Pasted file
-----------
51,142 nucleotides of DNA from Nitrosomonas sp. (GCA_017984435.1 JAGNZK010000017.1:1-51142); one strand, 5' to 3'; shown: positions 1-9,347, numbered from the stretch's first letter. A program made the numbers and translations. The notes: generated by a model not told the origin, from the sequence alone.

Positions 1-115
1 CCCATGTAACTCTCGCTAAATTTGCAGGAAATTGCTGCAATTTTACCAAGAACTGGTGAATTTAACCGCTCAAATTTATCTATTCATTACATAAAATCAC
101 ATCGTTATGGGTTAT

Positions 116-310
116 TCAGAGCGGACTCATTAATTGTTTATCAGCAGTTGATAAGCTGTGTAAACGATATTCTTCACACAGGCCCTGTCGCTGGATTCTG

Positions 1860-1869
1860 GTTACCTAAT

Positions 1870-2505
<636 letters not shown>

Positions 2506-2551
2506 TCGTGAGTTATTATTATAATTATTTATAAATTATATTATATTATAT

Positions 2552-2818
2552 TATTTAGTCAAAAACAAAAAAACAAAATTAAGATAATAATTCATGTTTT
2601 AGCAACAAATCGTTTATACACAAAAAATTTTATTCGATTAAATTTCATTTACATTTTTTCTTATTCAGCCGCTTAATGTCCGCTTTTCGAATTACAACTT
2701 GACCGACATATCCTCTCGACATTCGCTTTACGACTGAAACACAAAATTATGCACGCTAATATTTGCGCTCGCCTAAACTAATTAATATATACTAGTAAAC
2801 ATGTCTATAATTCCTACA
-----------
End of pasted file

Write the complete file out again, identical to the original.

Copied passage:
51,142 nucleotides of DNA from Nitrosomonas sp. (GCA_017984435.1 JAGNZK010000017.1:1-51142); one strand, 5' to 3'; shown: positions 1-9,347, numbered from the stretch's first letter. A program made the numbers and translations. The notes: generated by a model not told the origin, from the sequence alone.

Positions 1-115
1 CCCATGTAACTCTCGCTAAATTTGCAGGAAATTGCTGCAATTTTACCAAGAACTGGTGAATTTAACCGCTCAAATTTATCTATTCATTACATAAAATCAC
101 ATCGTTATGGGTTAT

Positions 116-310
116 TCAGAGCGGACTCATTAATTGTTTATCAGCAGTTGATAAGCTGTGTAAACGATATTCTTCACACAGGCCCTGTCGCTGGATTCTG

Positions 1860-1869
1860 GTTACCTAAT

Positions 1870-2505
<636 letters not shown>

Positions 2506-2551
2506 TCGTGAGTTATTATTATAATTATTTATAAATTATATTATATTATAT

Positions 2552-2818
2552 TATTTAGTCAAAAACAAAAAAACAAAATTAAGATAATAATTCATGTTTT
2601 AGCAACAAATCGTTTATACACAAAAAATTTTATTCGATTAAATTTCATTTACATTTTTTCTTATTCAGCCGCTTAATGTCCGCTTTTCGAATTACAACTT
2701 GACCGACATATCCTCTCGACATTCGCTTTACGACTGAAACACAAAATTATGCACGCTAATATTTGCGCTCGCCTAAACTAATTAATATATACTAGTAAAC
2801 ATGTCTATAATTCCTACA